The Structural Engineer > Archive > Volume 95 (2017) > Issue 5 > Managing Health & Safety Risks (No. 62): Robustness
Name of File H-S-62.pdf cached at 20/05/2019 04:36:09 - with 1 pages. pdfPath: E:\\CMS\webtest\files\db\dbca1164-3510-446d-8376-3f8ed30cf634.pdf. thumbPath: E:\\CMS\webtest\files\pdfthumbs\dbca1164-3510-446d-8376-3f8ed30cf634_1.png. objDoc: 1 - True. objPreview.Log: . strFileName: dbca1164-3510-446d-8376-3f8ed30cf634_1.png

Members/subscribers must be logged in to view this article

Managing Health & Safety Risks (No. 62): Robustness

Article No. 55 in this series discussed structural safety and highlighted ‘robustness’ as a key attribute. The demand that structures be ‘robust’ is enshrined in building regulations, yet it causes difficulties because, unlike other safety attributes, it is not a quality easily defined by mathematical equation. Hence, there are problems for designers in knowing what to do (and how much to provide) and there are problems for regulators in verifying that what is provided is sufficient. Many safety issues on site can be traced back to a failure to assure robustness in temporary works.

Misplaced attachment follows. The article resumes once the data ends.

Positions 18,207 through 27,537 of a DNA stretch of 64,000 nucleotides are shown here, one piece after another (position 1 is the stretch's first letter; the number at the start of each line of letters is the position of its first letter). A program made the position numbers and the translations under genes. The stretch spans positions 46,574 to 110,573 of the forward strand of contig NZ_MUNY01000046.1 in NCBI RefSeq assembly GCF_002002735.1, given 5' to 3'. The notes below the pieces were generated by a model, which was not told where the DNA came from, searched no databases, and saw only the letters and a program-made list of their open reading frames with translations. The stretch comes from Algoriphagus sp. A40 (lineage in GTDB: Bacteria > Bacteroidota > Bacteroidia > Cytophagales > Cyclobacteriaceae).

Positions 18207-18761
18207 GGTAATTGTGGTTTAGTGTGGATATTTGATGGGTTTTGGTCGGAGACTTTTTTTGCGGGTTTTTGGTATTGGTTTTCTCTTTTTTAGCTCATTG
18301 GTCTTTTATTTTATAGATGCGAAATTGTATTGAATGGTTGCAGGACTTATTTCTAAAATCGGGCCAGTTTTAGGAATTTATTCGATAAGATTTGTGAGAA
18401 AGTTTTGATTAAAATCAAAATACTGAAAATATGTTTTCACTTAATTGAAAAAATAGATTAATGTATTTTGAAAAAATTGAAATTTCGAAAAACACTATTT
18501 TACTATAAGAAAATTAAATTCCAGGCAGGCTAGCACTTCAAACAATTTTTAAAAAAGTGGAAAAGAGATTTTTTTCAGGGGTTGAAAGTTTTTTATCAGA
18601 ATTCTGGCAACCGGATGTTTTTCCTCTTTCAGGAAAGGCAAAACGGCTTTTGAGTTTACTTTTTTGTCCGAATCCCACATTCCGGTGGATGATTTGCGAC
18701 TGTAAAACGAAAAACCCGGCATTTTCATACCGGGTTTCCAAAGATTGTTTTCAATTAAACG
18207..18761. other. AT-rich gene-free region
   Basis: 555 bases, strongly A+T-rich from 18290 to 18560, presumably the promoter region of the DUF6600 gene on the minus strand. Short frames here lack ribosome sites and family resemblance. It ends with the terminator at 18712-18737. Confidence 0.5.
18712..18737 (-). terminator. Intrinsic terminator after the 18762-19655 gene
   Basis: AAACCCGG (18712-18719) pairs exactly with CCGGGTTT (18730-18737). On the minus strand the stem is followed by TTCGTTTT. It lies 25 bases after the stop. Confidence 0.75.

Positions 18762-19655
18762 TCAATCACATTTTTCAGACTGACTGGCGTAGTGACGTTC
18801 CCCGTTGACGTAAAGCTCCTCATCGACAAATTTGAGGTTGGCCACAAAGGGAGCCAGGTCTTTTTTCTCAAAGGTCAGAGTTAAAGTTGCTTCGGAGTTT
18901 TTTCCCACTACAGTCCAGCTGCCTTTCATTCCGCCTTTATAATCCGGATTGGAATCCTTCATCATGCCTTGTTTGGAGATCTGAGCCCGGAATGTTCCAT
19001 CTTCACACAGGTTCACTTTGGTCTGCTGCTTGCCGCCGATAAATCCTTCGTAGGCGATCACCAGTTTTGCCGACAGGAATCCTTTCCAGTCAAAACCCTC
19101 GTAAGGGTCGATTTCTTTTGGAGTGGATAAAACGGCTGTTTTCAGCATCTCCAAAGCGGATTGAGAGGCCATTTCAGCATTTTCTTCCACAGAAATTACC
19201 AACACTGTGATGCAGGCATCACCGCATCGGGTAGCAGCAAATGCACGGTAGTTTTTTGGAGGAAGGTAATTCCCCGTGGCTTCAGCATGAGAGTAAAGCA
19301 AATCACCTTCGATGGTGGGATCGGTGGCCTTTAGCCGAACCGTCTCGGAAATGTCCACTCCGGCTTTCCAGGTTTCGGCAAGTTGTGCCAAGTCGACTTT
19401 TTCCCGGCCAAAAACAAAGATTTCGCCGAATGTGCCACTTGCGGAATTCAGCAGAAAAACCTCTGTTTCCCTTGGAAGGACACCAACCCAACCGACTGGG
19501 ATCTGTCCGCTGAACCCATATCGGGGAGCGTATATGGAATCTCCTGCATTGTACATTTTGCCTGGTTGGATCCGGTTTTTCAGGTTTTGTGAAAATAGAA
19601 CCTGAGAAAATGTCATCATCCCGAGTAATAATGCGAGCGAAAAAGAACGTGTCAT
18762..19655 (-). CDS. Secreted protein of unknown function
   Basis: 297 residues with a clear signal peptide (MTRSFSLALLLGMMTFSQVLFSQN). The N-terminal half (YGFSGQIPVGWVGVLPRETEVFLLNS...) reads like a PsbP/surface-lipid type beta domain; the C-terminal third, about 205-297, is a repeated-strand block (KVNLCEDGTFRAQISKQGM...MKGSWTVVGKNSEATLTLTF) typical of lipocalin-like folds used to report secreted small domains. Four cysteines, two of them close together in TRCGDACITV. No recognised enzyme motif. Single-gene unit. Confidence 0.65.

Author(s): The Institution of Structural Engineers’ Health and Safety Panel